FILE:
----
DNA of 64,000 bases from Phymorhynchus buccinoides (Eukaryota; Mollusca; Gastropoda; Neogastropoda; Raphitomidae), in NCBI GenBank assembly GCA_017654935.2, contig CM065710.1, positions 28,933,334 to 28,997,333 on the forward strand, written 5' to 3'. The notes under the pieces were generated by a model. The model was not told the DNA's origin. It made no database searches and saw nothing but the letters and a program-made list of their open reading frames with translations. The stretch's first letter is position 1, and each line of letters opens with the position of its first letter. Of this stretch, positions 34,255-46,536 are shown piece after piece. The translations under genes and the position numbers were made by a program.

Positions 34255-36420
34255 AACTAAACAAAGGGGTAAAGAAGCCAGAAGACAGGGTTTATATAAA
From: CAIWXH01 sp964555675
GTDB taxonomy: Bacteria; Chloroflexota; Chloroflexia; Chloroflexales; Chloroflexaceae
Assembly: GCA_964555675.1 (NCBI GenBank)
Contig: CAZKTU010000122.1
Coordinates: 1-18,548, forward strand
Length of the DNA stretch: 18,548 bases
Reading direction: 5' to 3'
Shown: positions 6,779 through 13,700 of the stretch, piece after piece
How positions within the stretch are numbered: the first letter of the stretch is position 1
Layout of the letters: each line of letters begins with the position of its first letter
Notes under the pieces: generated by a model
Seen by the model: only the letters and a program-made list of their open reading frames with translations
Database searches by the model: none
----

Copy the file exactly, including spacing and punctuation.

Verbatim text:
DNA of 64,000 bases from Phymorhynchus buccinoides (Eukaryota; Mollusca; Gastropoda; Neogastropoda; Raphitomidae), in NCBI GenBank assembly GCA_017654935.2, contig CM065710.1, positions 28,933,334 to 28,997,333 on the forward strand, written 5' to 3'. The notes under the pieces were generated by a model. The model was not told the DNA's origin. It made no database searches and saw nothing but the letters and a program-made list of their open reading frames with translations. The stretch's first letter is position 1, and each line of letters opens with the position of its first letter. Of this stretch, positions 34,255-46,536 are shown piece after piece. The translations under genes and the position numbers were made by a program.

Positions 34255-36420
34255 AACTAAACAAAGGGGTAAAGAAGCCAGAAGACAGGGTTTATATAAA
From: CAIWXH01 sp964555675
GTDB taxonomy: Bacteria; Chloroflexota; Chloroflexia; Chloroflexales; Chloroflexaceae
Assembly: GCA_964555675.1 (NCBI GenBank)
Contig: CAZKTU010000122.1
Coordinates: 1-18,548, forward strand
Length of the DNA stretch: 18,548 bases
Reading direction: 5' to 3'
Shown: positions 6,779 through 13,700 of the stretch, piece after piece
How positions within the stretch are numbered: the first letter of the stretch is position 1
Layout of the letters: each line of letters begins with the position of its first letter
Notes under the pieces: generated by a model
Seen by the model: only the letters and a program-made list of their open reading frames with translations
Database searches by the model: none